VRC Team 575, Team Haiku, Robot Haiku: This was our “senior team” (even though none of them are seniors this year) because they are our most experienced Vex team. They made continuous improvements to their robot after Gladstone, and added at least 20 pounds of software before VRC Worlds. This team consisted of their leader David T, and the rest of the members: Paul C, Ranjan P, Preetum N, Micah Z, Ben W, Arjun N, and Gary M. At Worlds, they had a tough schedule and only went 2-4 in qualifying. They were selected for an eliminations alliance and lost in the quarterfinals.
Robot (as seen at Worlds): 12" long, 12" wide, four wheels, six-motor drive, 2.75" solid and omniwheels, dual tank-track belts, twin towers, arm lift 84:12, drive 36:12. Weighed 3.725 kg or 8.2 pounds.
VRC Team 1899, Saints Robotics, Robot TrashBot: In the middle of the season, Exothermic Robotics visited FRC team 1899 just before they shipped their big robot. Some of the members of 1899 got curious about our Vex robots, and ended up joining Exothermics and starting VRC team 1899. Team members were Dennis L, Franklin S, Eric S, and leader Edward J. They competed successfully at the Redmond event with a simple track-lifting robot, and then built a novel holonomic drive robot for the Vex World Championships. They were very successful at worlds, racking up a record of 5-1-0 and going on to be an alliance captain in the Eliminations. A very impressive result for a team with a total of 10 weeks of Vex experience.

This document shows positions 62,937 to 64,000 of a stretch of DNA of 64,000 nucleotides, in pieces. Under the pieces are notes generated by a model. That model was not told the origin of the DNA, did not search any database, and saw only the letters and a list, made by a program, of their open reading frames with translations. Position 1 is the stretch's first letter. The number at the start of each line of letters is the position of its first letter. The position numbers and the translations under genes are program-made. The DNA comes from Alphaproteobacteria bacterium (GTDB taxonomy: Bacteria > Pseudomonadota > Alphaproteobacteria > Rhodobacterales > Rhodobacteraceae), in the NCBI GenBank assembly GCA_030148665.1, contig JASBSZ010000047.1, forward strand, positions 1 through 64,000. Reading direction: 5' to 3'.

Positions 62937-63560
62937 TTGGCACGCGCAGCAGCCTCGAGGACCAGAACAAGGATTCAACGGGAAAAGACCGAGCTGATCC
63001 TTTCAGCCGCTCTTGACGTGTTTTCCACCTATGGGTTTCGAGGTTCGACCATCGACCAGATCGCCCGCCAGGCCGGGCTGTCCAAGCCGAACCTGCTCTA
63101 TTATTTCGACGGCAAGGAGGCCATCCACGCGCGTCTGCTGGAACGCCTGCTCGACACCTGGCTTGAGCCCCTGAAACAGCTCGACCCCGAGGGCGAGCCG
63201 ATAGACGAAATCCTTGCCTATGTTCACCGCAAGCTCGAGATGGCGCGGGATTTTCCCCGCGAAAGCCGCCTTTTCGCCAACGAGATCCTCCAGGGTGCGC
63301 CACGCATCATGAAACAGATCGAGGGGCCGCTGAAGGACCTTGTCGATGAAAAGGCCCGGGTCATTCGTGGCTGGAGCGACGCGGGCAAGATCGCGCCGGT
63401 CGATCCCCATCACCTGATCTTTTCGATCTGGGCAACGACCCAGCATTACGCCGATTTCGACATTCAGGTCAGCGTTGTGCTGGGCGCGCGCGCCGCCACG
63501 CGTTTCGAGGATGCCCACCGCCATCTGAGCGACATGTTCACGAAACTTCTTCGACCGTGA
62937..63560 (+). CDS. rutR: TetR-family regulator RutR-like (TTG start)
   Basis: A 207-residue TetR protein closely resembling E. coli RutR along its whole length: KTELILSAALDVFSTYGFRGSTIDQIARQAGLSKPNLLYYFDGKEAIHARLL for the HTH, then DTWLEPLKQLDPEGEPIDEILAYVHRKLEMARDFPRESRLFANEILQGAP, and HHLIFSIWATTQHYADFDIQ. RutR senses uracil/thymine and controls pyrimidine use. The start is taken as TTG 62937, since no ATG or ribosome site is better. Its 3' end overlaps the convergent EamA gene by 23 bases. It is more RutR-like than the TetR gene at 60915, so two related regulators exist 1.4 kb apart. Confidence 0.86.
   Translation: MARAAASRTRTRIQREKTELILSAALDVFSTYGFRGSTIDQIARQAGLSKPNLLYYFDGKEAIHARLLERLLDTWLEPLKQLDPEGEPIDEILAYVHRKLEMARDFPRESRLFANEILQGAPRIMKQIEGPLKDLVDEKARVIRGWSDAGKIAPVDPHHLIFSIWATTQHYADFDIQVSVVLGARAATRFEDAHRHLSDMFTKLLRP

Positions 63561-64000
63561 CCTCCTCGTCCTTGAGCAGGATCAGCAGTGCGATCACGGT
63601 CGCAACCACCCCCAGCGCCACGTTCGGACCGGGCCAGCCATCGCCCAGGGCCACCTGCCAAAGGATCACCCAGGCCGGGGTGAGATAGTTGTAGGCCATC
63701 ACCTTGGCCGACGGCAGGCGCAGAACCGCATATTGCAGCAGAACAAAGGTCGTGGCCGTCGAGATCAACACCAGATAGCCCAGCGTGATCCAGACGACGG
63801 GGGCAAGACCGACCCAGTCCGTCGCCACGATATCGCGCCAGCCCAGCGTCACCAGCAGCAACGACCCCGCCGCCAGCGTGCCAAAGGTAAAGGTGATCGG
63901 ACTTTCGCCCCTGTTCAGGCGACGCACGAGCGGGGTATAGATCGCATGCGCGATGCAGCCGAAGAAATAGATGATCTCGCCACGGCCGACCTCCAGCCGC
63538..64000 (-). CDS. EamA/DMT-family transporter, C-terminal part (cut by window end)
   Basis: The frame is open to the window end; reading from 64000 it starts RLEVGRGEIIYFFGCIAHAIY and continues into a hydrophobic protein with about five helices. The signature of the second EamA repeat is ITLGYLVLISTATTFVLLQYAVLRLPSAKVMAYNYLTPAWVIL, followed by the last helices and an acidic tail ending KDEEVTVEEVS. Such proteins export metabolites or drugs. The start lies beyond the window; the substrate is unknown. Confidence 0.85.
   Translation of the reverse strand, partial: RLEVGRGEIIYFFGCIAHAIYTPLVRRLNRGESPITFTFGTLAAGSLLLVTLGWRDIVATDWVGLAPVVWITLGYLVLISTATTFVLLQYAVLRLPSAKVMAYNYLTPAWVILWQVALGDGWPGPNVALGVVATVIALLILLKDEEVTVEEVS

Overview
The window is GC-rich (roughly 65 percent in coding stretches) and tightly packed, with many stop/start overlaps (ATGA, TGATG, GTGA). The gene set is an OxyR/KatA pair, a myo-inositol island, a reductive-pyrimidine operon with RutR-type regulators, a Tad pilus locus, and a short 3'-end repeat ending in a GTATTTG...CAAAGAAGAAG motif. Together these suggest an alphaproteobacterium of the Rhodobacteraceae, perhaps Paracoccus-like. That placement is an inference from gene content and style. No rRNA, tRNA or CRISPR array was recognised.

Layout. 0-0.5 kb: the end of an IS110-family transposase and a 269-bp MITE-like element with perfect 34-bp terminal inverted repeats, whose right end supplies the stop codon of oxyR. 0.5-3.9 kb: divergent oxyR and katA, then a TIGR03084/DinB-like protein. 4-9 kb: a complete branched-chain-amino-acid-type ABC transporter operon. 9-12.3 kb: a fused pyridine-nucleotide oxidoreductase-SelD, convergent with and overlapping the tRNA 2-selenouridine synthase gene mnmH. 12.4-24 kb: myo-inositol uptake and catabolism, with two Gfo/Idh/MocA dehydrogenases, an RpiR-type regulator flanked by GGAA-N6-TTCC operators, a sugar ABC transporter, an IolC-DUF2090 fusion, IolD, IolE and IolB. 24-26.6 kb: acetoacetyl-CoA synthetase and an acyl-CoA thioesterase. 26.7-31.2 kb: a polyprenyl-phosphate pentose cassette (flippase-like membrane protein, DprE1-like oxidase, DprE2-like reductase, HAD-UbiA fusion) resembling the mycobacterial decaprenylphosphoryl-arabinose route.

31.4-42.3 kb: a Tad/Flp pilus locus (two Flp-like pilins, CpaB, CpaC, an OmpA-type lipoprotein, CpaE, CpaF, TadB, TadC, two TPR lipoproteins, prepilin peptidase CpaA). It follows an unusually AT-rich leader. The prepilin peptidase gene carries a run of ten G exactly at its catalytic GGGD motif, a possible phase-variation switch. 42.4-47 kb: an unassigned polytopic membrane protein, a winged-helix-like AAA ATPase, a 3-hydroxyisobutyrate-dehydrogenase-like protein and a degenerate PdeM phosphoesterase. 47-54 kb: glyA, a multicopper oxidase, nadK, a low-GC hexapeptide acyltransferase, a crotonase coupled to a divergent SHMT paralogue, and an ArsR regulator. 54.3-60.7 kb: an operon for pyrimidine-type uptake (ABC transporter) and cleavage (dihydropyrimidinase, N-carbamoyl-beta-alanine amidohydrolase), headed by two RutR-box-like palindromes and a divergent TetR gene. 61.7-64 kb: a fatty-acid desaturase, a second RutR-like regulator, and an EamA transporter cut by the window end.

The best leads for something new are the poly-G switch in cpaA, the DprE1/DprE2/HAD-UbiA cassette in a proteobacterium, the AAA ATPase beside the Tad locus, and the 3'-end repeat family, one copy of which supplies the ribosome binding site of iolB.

Their robot (as seen at Worlds): Four 4" omni wheels, holonomic drive on a square chassis, four-motor drive, 3.5 kg or 7.8 pounds
All six of our robots competed at the Vex Worlds. Two of our three FTC robots competed in regional finals matches. Thirty-four students and fourteen adults traveled to Dallas for the Vex Worlds Of our forty students, only eight are graduating this year.
The technical mentors were Rick Tyler, Bruce Reynolds, Chris Culler and Haji Habibi. Non-engineering mentors included Heidi Lovett, Carolyn Davids, Jean, Shannon Nagamine, and Melinda Tyler.